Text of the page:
Discriminative learning and the lexicon: NDL and LDL

Teachers: Harald Baayen, Yu-Ying Chuang, and Maria Heitmeier (University of Tübingen)

NDL and LDL are simple computational algorithms for lexical learning and
lexical processing. Both NDL and LDL assume that learning is discriminative,
driven by prediction error, and that it is this error which calibrates the
association strength between input and output representations. Both words’
forms and their meanings are represented by numeric vectors, and mappings
between forms and meanings are set up. For comprehension, form vectors predict
meaning vectors. For production, meaning vectors map onto form vectors. These
mappings can be learned incrementally, approximating how children learn the
words of their language. Alternatively, optimal mappings representing the
endstate of learning can be estimated. The NDL and LDL algorithms are
incorporated in a computational theory of the mental lexicon, the
‘discriminative lexicon’. The model shows good performance both with respect to
production and comprehension accuracy, and for predicting aspects of lexical
processing, including morphological processing, across a wide range of
experiments. Since mathematically, NDL and LDL implement multivariate multiple
regression, the ‘discriminative lexicon’ provides a cognitively motivated
statistical modeling approach to lexical processing.

In this course, we will show how comprehension and production of
morphologically complex words can be modeled successfully with the
“Discriminative Lexicon” model for a range of languages (Hebrew, Maltese,
English, German, Dutch, Mandarin Chinese, Korean, Kinyarwanda, Estonian, and
Finnish). We will discuss the kinds of form and meaning representations that
can be set up, including form features derived from the speech signal for
auditory comprehension and semantic features grounded in distributional
semantics. Furthermore, we will provide a survey of the measures that can be
derived from the model mappings to predict empirical response variables such as
reaction times in primed and unprimed lexical decision, spoken word duration,
and tongue movements during speaking. Finally, participants will receive some
training in using the JudiLing package for Julia. This package provides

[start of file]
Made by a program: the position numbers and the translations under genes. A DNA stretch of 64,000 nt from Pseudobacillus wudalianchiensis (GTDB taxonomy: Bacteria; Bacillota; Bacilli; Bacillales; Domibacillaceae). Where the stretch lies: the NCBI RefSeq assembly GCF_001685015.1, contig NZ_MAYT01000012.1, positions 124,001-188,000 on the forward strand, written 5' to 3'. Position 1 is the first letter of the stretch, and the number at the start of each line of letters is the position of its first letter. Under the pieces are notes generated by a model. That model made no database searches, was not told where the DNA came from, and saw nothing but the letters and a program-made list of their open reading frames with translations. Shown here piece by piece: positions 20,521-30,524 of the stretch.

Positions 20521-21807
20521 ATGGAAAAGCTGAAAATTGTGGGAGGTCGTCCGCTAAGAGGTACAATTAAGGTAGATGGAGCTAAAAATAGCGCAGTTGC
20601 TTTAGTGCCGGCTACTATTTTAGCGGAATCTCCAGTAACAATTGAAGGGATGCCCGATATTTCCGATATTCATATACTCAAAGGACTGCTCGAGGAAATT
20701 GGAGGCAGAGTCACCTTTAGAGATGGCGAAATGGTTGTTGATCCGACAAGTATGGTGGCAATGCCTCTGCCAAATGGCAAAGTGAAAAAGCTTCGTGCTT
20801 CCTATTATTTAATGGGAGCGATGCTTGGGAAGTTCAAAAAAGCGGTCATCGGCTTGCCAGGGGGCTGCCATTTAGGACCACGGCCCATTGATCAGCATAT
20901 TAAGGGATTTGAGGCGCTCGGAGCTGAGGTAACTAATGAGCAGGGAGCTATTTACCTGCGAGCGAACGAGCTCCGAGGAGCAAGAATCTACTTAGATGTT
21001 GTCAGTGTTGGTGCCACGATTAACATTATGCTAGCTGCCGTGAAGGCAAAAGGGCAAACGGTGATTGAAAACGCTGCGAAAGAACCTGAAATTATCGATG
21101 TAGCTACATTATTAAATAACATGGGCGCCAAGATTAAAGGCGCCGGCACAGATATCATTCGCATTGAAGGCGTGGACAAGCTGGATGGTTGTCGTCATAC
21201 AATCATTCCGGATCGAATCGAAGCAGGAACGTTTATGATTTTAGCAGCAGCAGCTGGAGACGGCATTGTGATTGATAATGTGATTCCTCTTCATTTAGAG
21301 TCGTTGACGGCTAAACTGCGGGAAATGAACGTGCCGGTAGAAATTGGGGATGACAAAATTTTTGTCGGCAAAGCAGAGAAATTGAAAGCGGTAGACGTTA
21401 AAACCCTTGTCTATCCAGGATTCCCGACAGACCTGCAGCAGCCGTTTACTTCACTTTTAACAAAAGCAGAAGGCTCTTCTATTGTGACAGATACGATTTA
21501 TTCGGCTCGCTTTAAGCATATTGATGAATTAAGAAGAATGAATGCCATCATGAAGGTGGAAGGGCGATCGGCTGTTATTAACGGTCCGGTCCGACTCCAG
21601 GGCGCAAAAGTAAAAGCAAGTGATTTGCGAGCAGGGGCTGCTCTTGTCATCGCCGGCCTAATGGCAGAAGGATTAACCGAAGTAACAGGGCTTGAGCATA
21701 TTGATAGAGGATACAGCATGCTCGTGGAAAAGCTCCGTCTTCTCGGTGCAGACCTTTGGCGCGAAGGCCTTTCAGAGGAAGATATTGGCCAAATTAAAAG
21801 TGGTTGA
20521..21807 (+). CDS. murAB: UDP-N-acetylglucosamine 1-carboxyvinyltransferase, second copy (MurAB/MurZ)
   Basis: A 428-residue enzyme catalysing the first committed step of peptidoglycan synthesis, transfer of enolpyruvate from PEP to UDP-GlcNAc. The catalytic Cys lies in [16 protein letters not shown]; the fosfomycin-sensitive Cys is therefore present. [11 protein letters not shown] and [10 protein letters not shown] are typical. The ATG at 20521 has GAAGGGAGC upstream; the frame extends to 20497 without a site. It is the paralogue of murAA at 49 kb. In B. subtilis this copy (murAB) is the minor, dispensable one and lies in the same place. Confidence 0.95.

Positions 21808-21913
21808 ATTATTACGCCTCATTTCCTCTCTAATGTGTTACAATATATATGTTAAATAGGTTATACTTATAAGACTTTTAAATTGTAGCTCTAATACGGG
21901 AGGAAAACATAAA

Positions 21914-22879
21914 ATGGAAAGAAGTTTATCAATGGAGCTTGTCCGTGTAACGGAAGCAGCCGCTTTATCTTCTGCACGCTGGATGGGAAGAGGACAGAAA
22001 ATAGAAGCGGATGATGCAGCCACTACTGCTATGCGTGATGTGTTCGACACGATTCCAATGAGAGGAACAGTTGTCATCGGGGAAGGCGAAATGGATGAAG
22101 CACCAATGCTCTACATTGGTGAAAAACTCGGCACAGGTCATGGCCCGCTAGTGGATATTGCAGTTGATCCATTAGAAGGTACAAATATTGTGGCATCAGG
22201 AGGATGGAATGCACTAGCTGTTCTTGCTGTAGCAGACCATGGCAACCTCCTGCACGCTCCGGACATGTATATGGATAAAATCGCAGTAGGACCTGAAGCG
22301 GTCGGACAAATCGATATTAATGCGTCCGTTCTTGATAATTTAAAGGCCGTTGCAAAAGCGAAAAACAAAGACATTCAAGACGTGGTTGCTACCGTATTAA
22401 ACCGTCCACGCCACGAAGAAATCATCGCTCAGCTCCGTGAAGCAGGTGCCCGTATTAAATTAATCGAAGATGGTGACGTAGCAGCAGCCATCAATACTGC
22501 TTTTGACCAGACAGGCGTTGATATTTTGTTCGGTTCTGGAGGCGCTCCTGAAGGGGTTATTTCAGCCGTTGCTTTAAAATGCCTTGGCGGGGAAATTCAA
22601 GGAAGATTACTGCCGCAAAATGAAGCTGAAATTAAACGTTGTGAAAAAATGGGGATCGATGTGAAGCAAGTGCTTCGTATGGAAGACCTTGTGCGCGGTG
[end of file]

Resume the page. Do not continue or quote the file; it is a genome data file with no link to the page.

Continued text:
optimized code for implementing and evaluating components of a “discriminative
lexicon” for a given language.

Selected readings

Baayen, R. H., Chuang, Y. Y., Shafaei-Bajestan, E., and Blevins, J. P. (2019).
The discriminative lexicon: A unified computational model for the lexicon and
lexical processing in comprehension and production grounded not in
(de)composition but in linear discriminative learning. Complexity, 2019.

Baayen, R. H., and Smolka, E. (2020). Modeling morphological priming in German
with naive discriminative learning. Frontiers in Communication, section
Language Sciences, 1-40.

Chuang, Y.-Y., and Baayen, R. H. (in press). Discriminative learning and the
lexicon: NDL and LDL. Oxford Research Encyclopedia of Linguistics.

Chuang, Y. Y., Kang, M., Luo, X. F. and Baayen, R. H. (to appear). Vector Space
Morphology with Linear Discriminative Learning. In Crepaldi, D. (Ed.)
Linguistic morphology in the mind and brain.

Chuang, Y-Y., Vollmer, M-l., Shafaei-Bajestan, E., Gahl, S., Hendrix, P., and
Baayen, R. H. (2020). The processing of pseudoword form and meaning in
production and comprehension: A computational modeling approach using Linear
Discriminative Learning. Behavior Research Methods, 1-51.

Heitmeier, M., Chuang, Y-Y., Baayen, R. H. (2021). Modeling morphology with
Linear Discriminative Learning: considerations and design choices. Frontiers in
Psychology, 12.

Preprints available at https://www.sfs.uni-tuebingen.de/~hbaayen/publications.html.

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